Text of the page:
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  • August 02, 2023

    Wisconsin's Digital Publication of Tribal Laws Pilot Project Wins National Award

    The Digital Publication of Tribal Laws Pilot Project addresses a vital need for improved public access to tribal laws. Find out more about the project and the need for greater access to American Indian tribal laws.

    Bonita J. Shucha

    Navajo librarian looks at the camera

    Aug. 2, 2023 – Several Wisconsin-based entities are working together to increase public access to American Indian tribal laws – and their efforts are drawing national attention.

    The American Association of Law Libraries (AALL) has awarded the 2023 Public Access to Government Information Award to the Digital Publication of Tribal Laws Pilot Project.

    The project was developed jointly by the University of Wisconsin Law Library, the National Indian Law Library, the Open Law Library, the U.W. Great Lakes Indigenous Law Center, and the Stockbridge-Munsee Community Band of Mohican Indians.1

    The right to know the laws by which people are governed is a fundamental right in a democratic society. Access to laws is essential to protect and promote due process and equal protection, access to justice, and tribal self-governance. However, for a majority of the 574 federally recognized American Indian tribes, no laws have been published. Those Tribal laws that are published are scattered across databases, websites, and print publications, and are often incomplete and outdated.

    This lack of access to tribal law negatively affects Native Nations and their members, hinders nonmembers’ partnerships with tribes, and limits general understanding of tribal sovereignty and perspectives. The Digital Publication of Tribal Laws Pilot Project addresses this vital need for improved public access to tribal laws.

    In this pilot project, funded by the Institute of Museum and Library Services, developers worked with Native Nations to make their laws publicly available using a customizable publishing platform that offers tribes full ownership and control over their content.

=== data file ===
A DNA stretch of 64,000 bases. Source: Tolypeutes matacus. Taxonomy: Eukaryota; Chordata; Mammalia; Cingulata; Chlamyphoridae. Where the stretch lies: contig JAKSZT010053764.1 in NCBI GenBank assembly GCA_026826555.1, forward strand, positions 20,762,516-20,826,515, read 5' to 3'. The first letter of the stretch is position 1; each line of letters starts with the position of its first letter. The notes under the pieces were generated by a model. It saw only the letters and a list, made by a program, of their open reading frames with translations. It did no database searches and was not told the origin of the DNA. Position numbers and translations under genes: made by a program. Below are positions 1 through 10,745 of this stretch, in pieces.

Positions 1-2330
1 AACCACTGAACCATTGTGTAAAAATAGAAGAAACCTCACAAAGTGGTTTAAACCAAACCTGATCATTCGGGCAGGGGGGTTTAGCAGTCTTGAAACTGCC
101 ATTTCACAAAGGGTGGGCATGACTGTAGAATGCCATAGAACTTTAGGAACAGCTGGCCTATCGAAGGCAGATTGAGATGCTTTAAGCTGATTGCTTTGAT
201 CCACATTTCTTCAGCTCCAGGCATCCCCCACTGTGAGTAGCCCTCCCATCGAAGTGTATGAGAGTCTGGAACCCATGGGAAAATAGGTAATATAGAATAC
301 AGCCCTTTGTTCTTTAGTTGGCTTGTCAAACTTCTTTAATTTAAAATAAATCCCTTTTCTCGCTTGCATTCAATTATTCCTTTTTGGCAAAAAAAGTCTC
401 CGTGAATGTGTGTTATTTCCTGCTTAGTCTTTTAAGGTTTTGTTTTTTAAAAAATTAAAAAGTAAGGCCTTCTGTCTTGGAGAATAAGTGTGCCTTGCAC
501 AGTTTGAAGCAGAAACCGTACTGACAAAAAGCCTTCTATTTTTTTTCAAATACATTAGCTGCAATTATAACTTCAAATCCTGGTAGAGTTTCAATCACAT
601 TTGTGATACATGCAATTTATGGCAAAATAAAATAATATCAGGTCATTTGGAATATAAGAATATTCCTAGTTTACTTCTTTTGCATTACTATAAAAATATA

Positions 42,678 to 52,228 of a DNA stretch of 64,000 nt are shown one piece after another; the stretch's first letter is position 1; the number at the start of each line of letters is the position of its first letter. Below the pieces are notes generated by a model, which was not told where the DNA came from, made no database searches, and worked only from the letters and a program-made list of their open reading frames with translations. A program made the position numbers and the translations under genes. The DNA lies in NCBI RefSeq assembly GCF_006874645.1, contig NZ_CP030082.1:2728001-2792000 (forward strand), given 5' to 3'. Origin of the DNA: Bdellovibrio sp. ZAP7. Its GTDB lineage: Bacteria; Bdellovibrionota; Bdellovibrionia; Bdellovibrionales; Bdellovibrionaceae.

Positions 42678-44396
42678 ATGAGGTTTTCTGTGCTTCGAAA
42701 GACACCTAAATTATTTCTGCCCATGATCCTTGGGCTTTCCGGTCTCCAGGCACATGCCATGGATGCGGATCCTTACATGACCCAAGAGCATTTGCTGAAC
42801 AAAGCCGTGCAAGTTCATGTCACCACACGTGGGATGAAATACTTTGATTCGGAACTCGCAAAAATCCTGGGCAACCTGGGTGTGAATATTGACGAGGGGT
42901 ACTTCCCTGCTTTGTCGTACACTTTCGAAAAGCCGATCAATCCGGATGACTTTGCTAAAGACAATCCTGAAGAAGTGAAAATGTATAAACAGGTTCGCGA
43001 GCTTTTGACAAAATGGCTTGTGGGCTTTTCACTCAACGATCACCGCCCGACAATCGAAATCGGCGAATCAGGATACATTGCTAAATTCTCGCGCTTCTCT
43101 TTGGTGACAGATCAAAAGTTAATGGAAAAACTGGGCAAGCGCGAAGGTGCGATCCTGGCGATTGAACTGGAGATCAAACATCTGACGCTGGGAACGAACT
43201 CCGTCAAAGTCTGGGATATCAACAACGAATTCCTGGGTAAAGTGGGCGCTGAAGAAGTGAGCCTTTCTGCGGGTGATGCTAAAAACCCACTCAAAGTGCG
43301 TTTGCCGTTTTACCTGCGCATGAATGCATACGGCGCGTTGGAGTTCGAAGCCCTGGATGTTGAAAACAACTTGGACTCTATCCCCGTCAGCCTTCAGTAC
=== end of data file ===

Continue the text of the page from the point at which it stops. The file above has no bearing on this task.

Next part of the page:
Several tribes, including Wisconsin’s Stockbridge-Munsee Community Band of Mohican Indians and Lac Courte Oreilles Band of Lake Superior Chippewa Indians, have already openly published their laws using this platform and several others are in development.2

    Bonnie Shucha Bonnie Shucha, U.W. 2014, is associate dean and library director at the U.W. Law School, Madison.

    This platform also enables libraries to partner with tribes in providing public access to current, authenticated copies of these laws through free digital collections. These collections, which automatically incorporate laws as they are updated by tribes, will enable library users to simultaneously search the current laws of multiple participating tribes.

    Using metadata standards and code developed by and for the National Indian Law Library’s Tribal Law Gateway and the University of Wisconsin Law School Digital Repository (tribal law collection coming soon), other libraries will soon be able to curate their own federated tribal law collections with tribal partners at no cost using the library platform developed by the Digital Publication of Tribal Laws Pilot Project.

    Project partners are reaching out to tribal leaders, legal professionals, and librarians to share information about and encourage participation in the project. Project partners have presented at meetings of the American Association of Law Libraries, WestPac, National American Indian Court Judges Association, Wisconsin Tribal Judges Association, and Oklahoma Bar Association. In July, partners presented the project in a deep-dive session titled “Recognizing the Third Sovereign: Promoting Awareness of, Respect for, and Access to Native American Tribal Law” at the AALL Annual Meeting in Boston.

    Too often, tribal law is excluded from the understanding of “American law,” leading to the marginalization of Native communities and the invisibility of their governance structures. Many law librarians recognize the imperative need to expand the conception of American law to encompass the work and experiences of tribal nations. We believe that the Digital Publication of Tribal Laws Pilot Project will help tribes enhance the power and visibility of their law and empower libraries to provide public access to these important sources of law.

    For more information about the project, contact Bonnie Shucha, associate dean and director of the UW Law Library.

    Also of Interest
    State Bar of Wisconsin Indian Law Section

    The Indian Law Section provides a forum for both government and private attorneys with interests in the field of Indian law. The section fosters the relationship between attorneys and others involved with legal issues of concern to American Indians and tribal governments. It also sponsors CLE seminars at State Bar conventions and publishes a newsletter. Section dues are free to all first-year attorneys. To learn more about the section’s activities, see the section's annual report on Visit for information on joining the section.

    11th Annual Indian Law CLE, Aug. 17-18, 2023

    Join practitioners in Indian law and those seeking to learn more about this broad field of practice at the Radisson Hotel & Conference Center – Oneida in Green Bay, Aug. 17-18, 2023. To learn more and to register, visit


    1 For more information about these entities, see: University of Wisconsin Law Library; National Indian Library; Open Law Library; UW-Madison Great Lakes Indigenous Law Center; Stockbridge-Munsee Community Band of Mohican Indians.

    2 See Stockbridge-Munsee Tribal Law Library; Lac Courte Oreilles Law Library.

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